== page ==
The Searcher arrived after breakfast. My camp was bundled up to join the rest of The Searchers equipment and supplies on Colorado’s panniers that replaced the saddle where I sat, and was dumped from, yesterday. This fifth morning of the adventure, I was to have the experience of a light pack for the 4.7 mile trail from Pine Creek to Campaign Creek, past the Reavis Mountain School of Self Reliance.

First, there was the climb to the edge of Pine Creek canyon where we, for the last time, enjoyed the view to the north of the Arizona Trail and, in the distance, the Four Peaks Wilderness.

North from Reavis Gap

At Reavis Gap we took a rest before the 1500 descent to Campaign Creek on a trail rated as so difficult backpackers go miles out of the way to access Reavis Ranch.

I split an energy bar and took a swig of water before setting up the tripod to capture the following view of our path. The ridge, hazy in the distance of 22 miles, is Apache Peaks, the near descending ridges an improbable green after a wet winter. In the previous photograph, “North from Reavis Gap” you can clearly see the transition from the desert to a grassland biome as the elevation increases.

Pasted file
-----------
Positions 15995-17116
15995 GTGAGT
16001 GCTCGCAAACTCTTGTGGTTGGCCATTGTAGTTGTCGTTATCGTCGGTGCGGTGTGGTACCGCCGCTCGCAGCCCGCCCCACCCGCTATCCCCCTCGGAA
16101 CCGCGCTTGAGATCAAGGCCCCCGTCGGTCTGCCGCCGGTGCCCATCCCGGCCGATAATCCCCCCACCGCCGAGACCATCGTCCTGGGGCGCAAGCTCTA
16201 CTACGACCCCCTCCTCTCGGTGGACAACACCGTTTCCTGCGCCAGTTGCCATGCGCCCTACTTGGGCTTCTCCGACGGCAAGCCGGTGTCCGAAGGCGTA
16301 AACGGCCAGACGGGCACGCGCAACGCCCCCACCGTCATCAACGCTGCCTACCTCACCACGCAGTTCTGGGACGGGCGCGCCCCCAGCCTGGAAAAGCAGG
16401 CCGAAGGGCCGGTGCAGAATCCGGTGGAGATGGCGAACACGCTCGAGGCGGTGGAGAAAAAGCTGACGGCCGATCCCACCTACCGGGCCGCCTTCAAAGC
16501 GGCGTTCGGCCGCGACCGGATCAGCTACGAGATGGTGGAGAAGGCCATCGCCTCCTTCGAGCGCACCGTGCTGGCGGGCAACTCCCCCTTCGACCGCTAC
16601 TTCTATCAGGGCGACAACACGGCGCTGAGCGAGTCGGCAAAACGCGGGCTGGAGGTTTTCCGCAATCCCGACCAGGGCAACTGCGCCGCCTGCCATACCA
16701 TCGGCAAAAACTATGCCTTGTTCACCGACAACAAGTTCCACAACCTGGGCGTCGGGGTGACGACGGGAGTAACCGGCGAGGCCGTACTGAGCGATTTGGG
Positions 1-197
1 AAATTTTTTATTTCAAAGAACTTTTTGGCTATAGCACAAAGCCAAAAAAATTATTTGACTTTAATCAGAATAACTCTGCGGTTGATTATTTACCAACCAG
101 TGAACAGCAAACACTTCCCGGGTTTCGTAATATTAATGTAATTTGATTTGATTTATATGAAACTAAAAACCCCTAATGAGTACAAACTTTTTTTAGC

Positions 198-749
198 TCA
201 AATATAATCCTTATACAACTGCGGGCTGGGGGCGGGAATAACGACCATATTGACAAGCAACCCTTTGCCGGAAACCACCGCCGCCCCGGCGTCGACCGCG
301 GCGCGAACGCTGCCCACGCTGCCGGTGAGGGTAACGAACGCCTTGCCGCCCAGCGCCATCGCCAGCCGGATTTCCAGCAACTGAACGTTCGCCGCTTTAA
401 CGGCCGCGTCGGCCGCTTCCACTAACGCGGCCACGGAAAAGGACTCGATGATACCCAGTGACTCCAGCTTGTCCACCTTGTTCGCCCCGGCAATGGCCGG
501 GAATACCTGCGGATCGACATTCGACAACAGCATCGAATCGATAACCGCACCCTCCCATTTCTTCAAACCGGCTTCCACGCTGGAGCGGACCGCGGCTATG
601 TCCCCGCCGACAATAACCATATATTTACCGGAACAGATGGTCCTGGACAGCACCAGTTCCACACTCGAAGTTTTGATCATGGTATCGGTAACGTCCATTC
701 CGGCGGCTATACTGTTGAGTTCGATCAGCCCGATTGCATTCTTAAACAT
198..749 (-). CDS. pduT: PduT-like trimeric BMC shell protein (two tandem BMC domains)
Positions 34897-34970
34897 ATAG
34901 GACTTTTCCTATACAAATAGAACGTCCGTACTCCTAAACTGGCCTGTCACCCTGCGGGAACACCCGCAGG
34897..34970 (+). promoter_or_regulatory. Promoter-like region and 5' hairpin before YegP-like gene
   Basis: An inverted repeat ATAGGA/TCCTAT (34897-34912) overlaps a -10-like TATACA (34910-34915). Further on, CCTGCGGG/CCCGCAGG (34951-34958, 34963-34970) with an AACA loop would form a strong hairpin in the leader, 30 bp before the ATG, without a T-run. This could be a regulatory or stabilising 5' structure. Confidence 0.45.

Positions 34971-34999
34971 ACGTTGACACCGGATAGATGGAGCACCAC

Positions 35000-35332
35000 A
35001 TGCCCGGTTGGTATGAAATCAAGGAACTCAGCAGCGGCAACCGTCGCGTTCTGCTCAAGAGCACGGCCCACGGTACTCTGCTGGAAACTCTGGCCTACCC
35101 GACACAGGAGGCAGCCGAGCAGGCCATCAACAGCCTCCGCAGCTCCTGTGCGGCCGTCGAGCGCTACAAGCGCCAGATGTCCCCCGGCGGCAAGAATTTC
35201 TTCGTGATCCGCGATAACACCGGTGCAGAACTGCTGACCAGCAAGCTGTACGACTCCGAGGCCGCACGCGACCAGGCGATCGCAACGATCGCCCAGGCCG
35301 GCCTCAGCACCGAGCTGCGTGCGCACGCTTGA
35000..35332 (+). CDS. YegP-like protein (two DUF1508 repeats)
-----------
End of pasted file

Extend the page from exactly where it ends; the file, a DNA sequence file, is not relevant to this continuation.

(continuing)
Generations

On this, the southern shoulder of Two Bar Mountain, we enjoyed desert grasslands almost the entire length, starting with this unlikely oat field. The higher, eastern Superstitions are the western and northern-most Sky Island of Southern Arizona: rising from the desert as isolated mountain systems, catchments for passing storms, with life zones progressing with altitude, the highest typical of Canada. As with oceanic islands, each is a haven for life with potential for evolution of unique species from the isolating effect of the surrounding desert.